Friday, August 29, 2014

5 Ways To Broaden Your Training Experience (Even If You’re In A Single-Focus Internship)

Thrilled with your current position as an intern at a domestic violence shelter, a hospital ER, or a faith-based counseling center, but wishing you had the chance to explore more of the variety that is out there in the counseling field?

Here’s your guide to getting the most out of the time you have in training – no matter what your internship focus is!

1. Multitask. Whatever you’re doing for hours now, think

about how you can get the most possible experience for your time there. Can you spin your work with preschool play therapy into some parent coaching sessions? Can you develop and use different sets of skills with the same group of clients, like trying cognitive-behavioral & EMDR-based methods on your trauma clients?

2. Observe. Other interns in different specialties. Your supervisor. Any other counselor that will allow you to watch them in practice. 

3. Read. Case studies, journal research articles, autobiographies, memoirs, counselor-authored practice books. Here’s some possibilities to get you started:

Journeys To Professional Excellence: Lessons From Leading Counselor Educators And Practitioners 
Ariadne's Thread: Case Studies in the Therapeutic Relationship 
On Being A Therapist 
Inside the Session: What Really Happens in Psychotherapy 

4. Volunteer. Any kind of social services agency will work!

5. Man (or Woman) a Hotline. Sexual assault recovery, crisis pregnancy, suicide prevention, LGBT, domestic violence – there is a hotline for almost any specialty you might want to explore further. While you would likely be a volunteer in this position, it’s still worth your time to pursue if it’s of significant interest to you.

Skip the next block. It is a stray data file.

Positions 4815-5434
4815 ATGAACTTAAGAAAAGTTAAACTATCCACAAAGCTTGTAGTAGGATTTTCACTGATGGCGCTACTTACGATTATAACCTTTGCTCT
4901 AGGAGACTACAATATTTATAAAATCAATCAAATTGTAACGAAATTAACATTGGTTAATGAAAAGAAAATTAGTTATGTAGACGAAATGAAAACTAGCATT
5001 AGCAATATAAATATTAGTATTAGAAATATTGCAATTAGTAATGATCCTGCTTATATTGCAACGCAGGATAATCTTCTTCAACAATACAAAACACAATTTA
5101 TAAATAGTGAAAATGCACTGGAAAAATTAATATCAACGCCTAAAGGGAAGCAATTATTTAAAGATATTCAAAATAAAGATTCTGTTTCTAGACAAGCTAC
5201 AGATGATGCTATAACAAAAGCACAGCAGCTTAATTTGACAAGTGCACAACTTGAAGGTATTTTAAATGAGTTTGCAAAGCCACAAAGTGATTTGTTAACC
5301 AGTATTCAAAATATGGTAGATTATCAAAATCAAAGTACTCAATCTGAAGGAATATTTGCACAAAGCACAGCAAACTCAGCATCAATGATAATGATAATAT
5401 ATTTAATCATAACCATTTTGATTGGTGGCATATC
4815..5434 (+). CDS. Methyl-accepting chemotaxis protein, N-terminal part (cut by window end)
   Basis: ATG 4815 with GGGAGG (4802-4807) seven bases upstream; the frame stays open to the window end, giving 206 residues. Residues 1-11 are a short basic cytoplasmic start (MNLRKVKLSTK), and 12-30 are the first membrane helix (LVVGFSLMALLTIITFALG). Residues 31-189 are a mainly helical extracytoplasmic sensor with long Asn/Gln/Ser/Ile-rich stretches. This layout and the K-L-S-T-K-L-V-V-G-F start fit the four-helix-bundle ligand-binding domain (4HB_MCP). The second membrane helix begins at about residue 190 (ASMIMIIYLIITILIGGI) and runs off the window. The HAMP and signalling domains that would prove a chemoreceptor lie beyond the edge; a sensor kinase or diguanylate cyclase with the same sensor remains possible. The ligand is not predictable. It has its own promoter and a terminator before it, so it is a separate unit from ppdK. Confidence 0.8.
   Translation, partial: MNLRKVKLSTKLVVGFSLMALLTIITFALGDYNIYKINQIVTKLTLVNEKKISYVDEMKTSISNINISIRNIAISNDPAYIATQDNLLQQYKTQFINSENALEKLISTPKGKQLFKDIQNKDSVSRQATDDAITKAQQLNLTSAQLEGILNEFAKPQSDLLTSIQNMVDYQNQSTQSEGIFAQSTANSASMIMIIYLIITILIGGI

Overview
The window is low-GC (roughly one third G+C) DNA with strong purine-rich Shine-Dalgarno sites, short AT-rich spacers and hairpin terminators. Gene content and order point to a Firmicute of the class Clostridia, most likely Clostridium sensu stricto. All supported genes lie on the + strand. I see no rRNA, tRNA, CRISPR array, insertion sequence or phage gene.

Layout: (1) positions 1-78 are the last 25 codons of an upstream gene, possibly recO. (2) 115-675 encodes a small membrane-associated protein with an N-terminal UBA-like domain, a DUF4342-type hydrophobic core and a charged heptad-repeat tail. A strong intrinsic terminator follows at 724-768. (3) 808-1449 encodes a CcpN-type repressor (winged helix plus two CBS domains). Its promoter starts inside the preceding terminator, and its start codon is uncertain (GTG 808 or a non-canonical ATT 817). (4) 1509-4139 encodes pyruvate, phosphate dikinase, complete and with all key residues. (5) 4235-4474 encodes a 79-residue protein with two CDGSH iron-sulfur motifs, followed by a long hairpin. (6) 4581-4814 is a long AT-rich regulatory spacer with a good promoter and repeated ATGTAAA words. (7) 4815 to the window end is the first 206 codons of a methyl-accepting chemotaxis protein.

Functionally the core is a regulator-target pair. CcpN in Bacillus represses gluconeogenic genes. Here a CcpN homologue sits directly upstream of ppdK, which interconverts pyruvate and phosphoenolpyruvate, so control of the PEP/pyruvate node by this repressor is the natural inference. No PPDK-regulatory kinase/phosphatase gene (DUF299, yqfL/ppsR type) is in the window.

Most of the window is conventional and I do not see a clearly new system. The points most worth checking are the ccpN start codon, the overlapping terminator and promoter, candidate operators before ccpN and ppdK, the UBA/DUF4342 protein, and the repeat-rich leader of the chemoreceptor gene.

Right now, you may be feeling stuck, or out of options. But you have more flexibility than you realize. This is literally the only time in your life when you are new to the field of counseling, AND you have the assistance of a trained supervisor to help you with any and all of your counseling-related questions.

And that’s the key that’s going to make the suggestions above work for you. Any of these suggestions on their own might do you some good. But if you consciously filter these new experiences
 that you’re having through that lens of new counselor experience you will have insights you’ve never gained before and some you’ll never have again. If you take notes back from these experiences to discuss with your supervisor, or practice with a fellow intern, you’ll find your intern experience to be both diverse and more rewarding than you ever thought it could be! 

How do you suggest finding diversity in a more narrow internship experience? Comment and share below!

Thursday, August 21, 2014

Who Else Wants to Measure Client Success?

Ever wonder if your efforts with clients are getting anywhere? Are you making the difference you hope to with your interventions and techniques, or are they falling flat? 

How do you know if you’re being effective in your client work?